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“Vampire Bats” Are Migrating To Texas And This Is Not Necessarily Bad

Bats are one of the most misunderstood animals. Often, they are related to horror movies, spooky places and nocturnal atmospheres. Bats, then, have a negative connotation in the public opinion and people sometimes even attack them as they don’t want to have any contact with these animals.

Texas is the state with the most variety of bats in the country and there is evidence that the so-called “vampire bat” is migrating to the Lone Star state. But, despite its name, this is not necessarily bad.

Jonah Evans, the rare species program leader at Texas Parks and Wildlife, told the Fort Worth Star-Telegram, that this rare species of bat has traditionally lived in Central America and although Evans said the vampire bat has not yet reached Texas, they are very, very near the state’s boundaries.

“The common vampire bat is moving northward from Mexico, it’s approaching the tip of Texas. In fact, there are some vampire bat rabies cases in Nuevo Leon that are farther north than the bottom three counties in Texas,” Bodenchuk said. “So we’ve got the population moving that direction and I would be surprised if they’re not really already here. We just don’t have any confirmation of that, we haven’t had any rabies cases that we can tie directly to the vampire bat. But they’re expanding their range northward and could already be in the state.”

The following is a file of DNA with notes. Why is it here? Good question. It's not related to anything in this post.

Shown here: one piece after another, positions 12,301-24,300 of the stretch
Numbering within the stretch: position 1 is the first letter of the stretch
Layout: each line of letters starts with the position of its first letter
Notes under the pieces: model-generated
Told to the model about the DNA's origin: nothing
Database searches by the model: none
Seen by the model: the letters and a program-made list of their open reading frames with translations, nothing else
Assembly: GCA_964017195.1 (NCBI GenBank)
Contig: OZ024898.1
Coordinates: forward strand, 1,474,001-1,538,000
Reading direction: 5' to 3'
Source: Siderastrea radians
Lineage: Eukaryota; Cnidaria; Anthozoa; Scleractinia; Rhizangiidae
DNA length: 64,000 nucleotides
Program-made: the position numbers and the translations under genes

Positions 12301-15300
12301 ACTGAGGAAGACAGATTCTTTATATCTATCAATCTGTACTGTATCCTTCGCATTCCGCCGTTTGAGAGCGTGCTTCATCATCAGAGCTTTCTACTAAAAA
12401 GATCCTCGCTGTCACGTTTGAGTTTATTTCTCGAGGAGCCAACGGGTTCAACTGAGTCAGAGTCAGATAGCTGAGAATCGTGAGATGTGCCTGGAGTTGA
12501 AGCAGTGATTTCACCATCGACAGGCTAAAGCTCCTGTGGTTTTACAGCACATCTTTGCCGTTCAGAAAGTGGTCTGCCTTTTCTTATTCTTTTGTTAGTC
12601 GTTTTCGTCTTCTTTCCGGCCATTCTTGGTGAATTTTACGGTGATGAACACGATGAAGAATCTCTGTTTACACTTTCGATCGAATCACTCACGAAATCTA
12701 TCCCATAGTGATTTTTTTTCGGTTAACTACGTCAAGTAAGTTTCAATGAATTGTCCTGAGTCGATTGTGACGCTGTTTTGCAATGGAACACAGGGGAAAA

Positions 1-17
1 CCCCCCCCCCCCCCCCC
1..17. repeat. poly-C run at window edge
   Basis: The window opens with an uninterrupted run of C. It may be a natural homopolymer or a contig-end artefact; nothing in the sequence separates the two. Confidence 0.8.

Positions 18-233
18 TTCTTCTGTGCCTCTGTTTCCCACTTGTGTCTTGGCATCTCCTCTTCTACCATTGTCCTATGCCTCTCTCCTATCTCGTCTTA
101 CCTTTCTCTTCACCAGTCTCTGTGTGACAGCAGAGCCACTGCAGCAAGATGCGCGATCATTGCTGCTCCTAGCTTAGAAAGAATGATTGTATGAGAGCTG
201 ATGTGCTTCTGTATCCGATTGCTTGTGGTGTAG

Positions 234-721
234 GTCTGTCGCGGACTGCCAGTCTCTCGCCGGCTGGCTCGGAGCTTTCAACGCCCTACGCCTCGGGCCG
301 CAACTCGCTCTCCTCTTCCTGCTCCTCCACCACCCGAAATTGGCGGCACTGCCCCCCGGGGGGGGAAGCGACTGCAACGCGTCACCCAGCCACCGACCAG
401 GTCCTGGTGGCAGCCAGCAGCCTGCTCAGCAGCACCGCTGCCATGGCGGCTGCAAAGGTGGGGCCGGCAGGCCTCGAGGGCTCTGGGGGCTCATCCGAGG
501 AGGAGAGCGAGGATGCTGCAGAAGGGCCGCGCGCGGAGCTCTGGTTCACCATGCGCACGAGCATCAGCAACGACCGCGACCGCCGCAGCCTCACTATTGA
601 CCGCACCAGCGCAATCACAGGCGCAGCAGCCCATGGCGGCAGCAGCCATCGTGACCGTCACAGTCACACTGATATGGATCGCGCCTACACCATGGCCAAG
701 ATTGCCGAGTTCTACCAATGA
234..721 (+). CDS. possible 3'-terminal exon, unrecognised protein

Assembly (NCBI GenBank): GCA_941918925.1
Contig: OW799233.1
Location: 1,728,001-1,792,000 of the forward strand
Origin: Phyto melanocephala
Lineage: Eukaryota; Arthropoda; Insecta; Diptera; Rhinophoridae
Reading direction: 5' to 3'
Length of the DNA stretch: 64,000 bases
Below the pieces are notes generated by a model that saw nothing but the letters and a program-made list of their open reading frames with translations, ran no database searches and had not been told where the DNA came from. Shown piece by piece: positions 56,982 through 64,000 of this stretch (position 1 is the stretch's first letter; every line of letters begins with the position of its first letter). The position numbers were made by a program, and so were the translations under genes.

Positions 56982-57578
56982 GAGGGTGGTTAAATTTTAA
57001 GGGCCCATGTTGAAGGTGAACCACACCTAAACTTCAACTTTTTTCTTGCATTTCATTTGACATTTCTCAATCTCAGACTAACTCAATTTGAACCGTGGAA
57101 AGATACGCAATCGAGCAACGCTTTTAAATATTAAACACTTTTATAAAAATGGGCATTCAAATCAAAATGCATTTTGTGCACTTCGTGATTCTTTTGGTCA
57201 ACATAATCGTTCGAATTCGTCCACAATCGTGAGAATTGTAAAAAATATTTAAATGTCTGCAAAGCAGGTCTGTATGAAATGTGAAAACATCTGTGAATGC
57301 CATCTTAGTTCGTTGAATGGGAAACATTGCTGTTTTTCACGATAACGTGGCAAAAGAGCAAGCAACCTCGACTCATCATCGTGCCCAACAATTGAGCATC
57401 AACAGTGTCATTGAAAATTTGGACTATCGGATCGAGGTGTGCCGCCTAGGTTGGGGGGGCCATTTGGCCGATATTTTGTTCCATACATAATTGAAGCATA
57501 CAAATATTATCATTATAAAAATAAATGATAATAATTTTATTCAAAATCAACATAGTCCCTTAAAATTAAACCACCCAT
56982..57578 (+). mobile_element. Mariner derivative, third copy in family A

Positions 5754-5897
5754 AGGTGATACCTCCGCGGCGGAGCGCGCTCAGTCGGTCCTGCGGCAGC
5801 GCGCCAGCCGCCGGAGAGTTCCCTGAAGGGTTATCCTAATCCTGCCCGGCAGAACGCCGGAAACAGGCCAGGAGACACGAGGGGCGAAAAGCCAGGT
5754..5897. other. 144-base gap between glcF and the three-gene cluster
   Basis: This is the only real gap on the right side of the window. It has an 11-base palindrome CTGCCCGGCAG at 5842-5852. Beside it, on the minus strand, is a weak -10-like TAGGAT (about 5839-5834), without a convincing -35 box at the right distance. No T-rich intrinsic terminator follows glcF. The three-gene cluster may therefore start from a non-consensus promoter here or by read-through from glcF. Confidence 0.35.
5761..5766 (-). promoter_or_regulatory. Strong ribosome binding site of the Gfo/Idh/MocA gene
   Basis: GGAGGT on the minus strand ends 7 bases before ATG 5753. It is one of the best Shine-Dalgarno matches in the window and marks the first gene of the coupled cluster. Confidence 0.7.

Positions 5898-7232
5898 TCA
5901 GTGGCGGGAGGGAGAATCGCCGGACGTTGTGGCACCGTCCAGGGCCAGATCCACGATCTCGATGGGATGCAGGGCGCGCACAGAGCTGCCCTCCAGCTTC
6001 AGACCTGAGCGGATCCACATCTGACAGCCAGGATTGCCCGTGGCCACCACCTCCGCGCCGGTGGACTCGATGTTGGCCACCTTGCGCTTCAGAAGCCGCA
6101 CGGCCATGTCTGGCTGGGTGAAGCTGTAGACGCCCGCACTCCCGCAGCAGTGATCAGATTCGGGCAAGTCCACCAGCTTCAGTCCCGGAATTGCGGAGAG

The Texas Farm Bureau has a lot of concerns about this situation. According to them, the vampire bat has caused $47 million a year in damages through livestock predation and public health. But according to the Texas Parks and Wildlife Department, the presence of this type of bats could have a lot of benefits. This is because of a factor in vampire bats’ saliva, called Draculin, that prevents blood clots from forming and may soon be used to treat conditions like hypertension, heart failure and strokes. Also, clinical and academic studies on this species can even help predict and prevent the next pandemic. Other bats patrol farms using echolocation to catch insect prey and help save farmers billions in pest control.

RA Staff
RA Staff
Written by RA News staff.


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